Several underlying health conditions raise the risk of severe illness and death in unvaccinated and vaccinated people.
A large UK study found that vaccinated people with the following conditions remained at between two and eight times higher risk of dying from COVID-19: kidney transplant, sickle cell disease, liver cirrhosis, organ transplant or bone marrow transplant, a neurological condition, dementia or Parkinson’s disease.
The following conditions slightly increased the risk of death from COVID-19 in vaccinated people: chronic kidney disease, blood cancer, epilepsy, chronic obstructive pulmonary disease, coronary heart disease, stroke, atrial fibrillation, heart failure, thromboembolism, peripheral vascular disease, and type 2 diabetes.
Other risk factors such as Asian ethnicity, social deprivation and male gender also raised the risk of death.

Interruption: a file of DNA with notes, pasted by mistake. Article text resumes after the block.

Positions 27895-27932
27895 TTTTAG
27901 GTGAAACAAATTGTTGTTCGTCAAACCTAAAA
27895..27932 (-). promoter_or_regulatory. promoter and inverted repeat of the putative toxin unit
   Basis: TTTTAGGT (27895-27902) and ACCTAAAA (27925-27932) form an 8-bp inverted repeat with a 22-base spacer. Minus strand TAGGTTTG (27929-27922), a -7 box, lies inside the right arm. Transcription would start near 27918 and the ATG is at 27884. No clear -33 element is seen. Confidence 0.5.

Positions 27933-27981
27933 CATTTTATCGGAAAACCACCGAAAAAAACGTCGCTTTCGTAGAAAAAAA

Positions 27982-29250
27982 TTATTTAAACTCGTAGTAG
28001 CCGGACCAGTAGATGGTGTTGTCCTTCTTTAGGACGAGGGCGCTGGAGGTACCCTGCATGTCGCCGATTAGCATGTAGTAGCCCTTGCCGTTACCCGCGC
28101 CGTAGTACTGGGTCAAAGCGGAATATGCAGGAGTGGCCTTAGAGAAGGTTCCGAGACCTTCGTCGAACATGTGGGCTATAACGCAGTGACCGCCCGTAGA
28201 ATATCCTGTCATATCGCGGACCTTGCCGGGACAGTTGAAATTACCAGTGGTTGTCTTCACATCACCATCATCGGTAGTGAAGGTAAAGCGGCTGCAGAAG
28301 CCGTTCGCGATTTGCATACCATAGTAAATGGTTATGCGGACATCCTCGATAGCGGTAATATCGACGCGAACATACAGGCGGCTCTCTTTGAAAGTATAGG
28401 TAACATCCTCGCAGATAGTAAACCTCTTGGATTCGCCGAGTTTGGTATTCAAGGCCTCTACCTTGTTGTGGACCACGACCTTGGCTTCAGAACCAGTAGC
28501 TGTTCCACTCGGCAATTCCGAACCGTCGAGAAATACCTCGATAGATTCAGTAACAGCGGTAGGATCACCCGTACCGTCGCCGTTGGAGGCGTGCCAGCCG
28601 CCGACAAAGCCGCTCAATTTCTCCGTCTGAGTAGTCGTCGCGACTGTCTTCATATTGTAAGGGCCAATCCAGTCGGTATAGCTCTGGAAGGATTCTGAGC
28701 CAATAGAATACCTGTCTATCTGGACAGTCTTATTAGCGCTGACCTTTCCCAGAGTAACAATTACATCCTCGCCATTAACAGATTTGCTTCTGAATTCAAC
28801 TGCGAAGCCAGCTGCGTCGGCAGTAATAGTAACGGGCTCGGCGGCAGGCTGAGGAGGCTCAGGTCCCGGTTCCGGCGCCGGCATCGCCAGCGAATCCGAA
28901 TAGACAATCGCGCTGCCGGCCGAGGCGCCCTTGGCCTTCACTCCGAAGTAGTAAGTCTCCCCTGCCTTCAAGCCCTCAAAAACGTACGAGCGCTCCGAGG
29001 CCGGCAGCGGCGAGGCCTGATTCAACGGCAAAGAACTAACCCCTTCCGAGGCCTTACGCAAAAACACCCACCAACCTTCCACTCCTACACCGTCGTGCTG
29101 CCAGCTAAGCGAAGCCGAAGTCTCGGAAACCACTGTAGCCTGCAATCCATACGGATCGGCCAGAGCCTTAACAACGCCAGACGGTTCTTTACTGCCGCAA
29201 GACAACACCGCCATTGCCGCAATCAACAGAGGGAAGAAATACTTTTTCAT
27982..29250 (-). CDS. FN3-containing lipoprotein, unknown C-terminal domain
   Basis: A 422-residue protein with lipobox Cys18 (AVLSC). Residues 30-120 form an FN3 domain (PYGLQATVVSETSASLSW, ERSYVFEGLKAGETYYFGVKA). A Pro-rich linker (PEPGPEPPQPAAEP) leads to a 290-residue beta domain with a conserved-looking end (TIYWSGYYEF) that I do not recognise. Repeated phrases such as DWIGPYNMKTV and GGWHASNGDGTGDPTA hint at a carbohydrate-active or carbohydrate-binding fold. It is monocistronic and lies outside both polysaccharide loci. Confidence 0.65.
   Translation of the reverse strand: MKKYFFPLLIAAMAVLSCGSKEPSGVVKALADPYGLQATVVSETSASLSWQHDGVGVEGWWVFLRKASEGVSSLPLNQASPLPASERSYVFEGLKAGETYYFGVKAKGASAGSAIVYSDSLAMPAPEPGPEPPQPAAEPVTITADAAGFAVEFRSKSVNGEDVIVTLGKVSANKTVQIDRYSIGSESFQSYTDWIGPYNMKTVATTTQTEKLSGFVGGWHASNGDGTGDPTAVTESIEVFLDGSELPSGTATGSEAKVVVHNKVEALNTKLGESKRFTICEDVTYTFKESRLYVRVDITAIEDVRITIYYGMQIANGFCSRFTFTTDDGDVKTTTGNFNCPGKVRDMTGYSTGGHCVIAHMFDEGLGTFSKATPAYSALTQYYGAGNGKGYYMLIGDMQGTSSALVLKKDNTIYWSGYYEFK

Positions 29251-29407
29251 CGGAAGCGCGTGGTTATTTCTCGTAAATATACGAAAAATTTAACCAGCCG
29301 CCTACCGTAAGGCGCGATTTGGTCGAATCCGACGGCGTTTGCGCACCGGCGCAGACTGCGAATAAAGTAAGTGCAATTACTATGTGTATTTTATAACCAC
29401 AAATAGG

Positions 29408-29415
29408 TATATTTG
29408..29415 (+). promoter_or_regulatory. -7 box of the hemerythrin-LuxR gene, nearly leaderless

People who have many of these risk factors are at far greater risk of dying from COVID-19 than people who have few risk factors, regardless of HIV status.
Which people with HIV are at higher risk of COVID-19?
Most studies show that people with HIV who have underlying health conditions such as obesity, diabetes or high blood pressure have a higher risk of severe illness or death than other people with HIV.
Several factors related to HIV also raise the risk of severe illness or death in people who are unvaccinated:
- A low CD4 count (especially when it is below 200)
- A current AIDS-defining illness
- Unsuppressed viral load (even in people with high CD4 counts).